The drive-in movie theater was the creation of Richard M. Hollingshead Jr., whose family owned and operated the R. M. Hollingshead Corporation chemical plant in Camden, New Jersey. Hollingshead began experimenting with the idea in his backyard by hanging a screen between trees, placing a projector on the hood of his car, and putting a radio behind the screen. He patented his idea in 1932 and opened the world’s first drive-in movie theater on June 6, 1933.
The idea quickly caught on around the country. It is not known exactly when the first drive-in was built in Tennessee, but it was later than 1939. By 1948, 15 drive-ins operated in the state. Ten years later, 115 drive-ins operated in Tennessee. The United Drive-In Theatre Owners Association estimates that 4,063 drive-ins were in operation around the country in 1958, while Don and Susan Sanders’s book The American Drive-In Movie Theatre asserts that there could have been as many as 5,000 locations nationwide that year.
The drive-in provided a unique and wholesome experience for young and old alike. Even Elvis Presley was reportedly a fan of drive-ins. According to the Sanders’s book, Presley spent his last night as a free man before reporting to the military in 1958 at Bellevue Drive-In, one of six drive-ins in the Memphis area. The movie was Sing, Boy, Sing, a Tommy Sands feature that chronicled the rise and fall of a rock-n-roll star.
However, drive-ins soon began to dwindle in number. There were a couple of reasons for this decline. Drive-ins were built along the edges of town to minimize light pollution. As towns expanded, the costs of owning such a huge chunk of property became too much for many proprietors. When multiplex movie theaters and cable television infiltrated the movie business in the 1970s and 1980s, many drive-ins were forced to either shut down or turn to B-movies and racy pictures to keep the screens lit. More than 1,000 drive-ins went dark around the country from 1978 through 1988, according to the United Drive-In Theatre Owners Association.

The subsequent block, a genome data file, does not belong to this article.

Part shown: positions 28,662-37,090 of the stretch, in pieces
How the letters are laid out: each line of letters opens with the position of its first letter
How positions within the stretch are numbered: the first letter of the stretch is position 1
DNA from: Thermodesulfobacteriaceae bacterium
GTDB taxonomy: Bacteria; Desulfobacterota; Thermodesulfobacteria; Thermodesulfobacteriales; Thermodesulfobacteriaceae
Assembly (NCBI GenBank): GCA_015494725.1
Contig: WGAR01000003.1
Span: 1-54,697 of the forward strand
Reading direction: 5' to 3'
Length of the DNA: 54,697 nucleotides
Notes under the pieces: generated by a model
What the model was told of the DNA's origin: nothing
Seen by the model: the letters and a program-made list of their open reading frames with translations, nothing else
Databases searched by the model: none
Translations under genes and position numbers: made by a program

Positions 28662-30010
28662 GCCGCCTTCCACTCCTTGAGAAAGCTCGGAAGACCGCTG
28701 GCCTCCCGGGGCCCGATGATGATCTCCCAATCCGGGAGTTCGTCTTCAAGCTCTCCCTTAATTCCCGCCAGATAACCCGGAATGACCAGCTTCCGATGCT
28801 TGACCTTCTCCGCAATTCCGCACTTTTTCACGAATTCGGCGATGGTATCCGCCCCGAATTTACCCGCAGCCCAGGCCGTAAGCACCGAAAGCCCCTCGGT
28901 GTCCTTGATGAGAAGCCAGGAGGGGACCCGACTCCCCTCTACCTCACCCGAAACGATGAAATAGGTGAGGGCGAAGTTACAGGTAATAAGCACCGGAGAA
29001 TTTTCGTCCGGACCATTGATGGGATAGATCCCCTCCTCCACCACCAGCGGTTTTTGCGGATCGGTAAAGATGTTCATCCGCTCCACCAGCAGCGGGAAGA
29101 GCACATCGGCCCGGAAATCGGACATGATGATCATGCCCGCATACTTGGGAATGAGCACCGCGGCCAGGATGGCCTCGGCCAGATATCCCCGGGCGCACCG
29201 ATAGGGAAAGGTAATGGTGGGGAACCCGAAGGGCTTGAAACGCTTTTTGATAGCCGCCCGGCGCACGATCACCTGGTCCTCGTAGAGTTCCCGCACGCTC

Foreclosures hit Tennessee’s drive-ins hard. Between 1972 and 1987, the number of Tennessee drive-ins shrunk from 98 to 19. Nashville, once home to Bordeaux Drive-In, Crescent Drive-In, Lebanon Road Drive-In, Colonial Twin Drive-In, Montague Drive-In, Warner Park Drive-In, Skyway Drive-In, and Bel-Air Drive-In, saw every one close. All six of Knoxville’s drive-ins–Chapman Highway Drive-In, Cinema Drive-In, Family Drive-In, Knoxville Drive-In, River Breeze Drive-In, and Twin Aire Drive-In–closed by 1990.
However, in the late 1990s, drive-ins experienced a resurgence. Blue Moon Theatres group bought, refurbished, and reopened Midtown Drive-In in Harriman, Parkway Drive-In in Maryville, and Sparta Drive-In in Sparta in 1995, 1999, and 2002 respectively. Moonglo Drive-In in Pulaski reopened in 2005 after being dormant for twenty years. In 2003, Floyd Entertainment Group cut the ribbon on Stardust Drive-In Theatre in Watertown, which was Tennessee’s first newly constructed drive-in movie theater in twenty years. Beth and Ray Rhoton followed suit by opening Montana Drive-In, located in Estill Springs, in 2004. The Higgins family unveiled Higgins Moonlite Drive-In in Woodbury in 2005.
Some relics from yesteryear remain. Lewisburg’s Hi-Way 50 Drive-In, which has shown movies since 1946, is the state’s oldest continuously operated drive-in. This theater is notable for having its movies project onto a screen tower. Elizabethtown’s Stateline Drive-In has been in operation since 1947, while the screen at the nearby Twin City Drive-In in Bristol has operated since 1949. Macon Drive-In in Lafayette, Dunlap Drive-In in Dunlap, and Pink Cadillac Drive-In in Centerville all remain from 1950. Memphis’s Summer Avenue Drive-In, which lit up in 1966, is the state’s largest. Its four screens can hold up to two thousand cars, although one of the screens is currently under reconstruction after being damaged by fire in 2007.
Seventeen drive-ins operate in Tennessee today. The rate of attrition in Tennessee from the drive-in glory days was not as steep as it was elsewhere. While drive-ins will never become as numerous as they were in the 1950s, these new theater owners have made enough updates and tweaks to ensure future generations will continue enjoying the drive-in experience.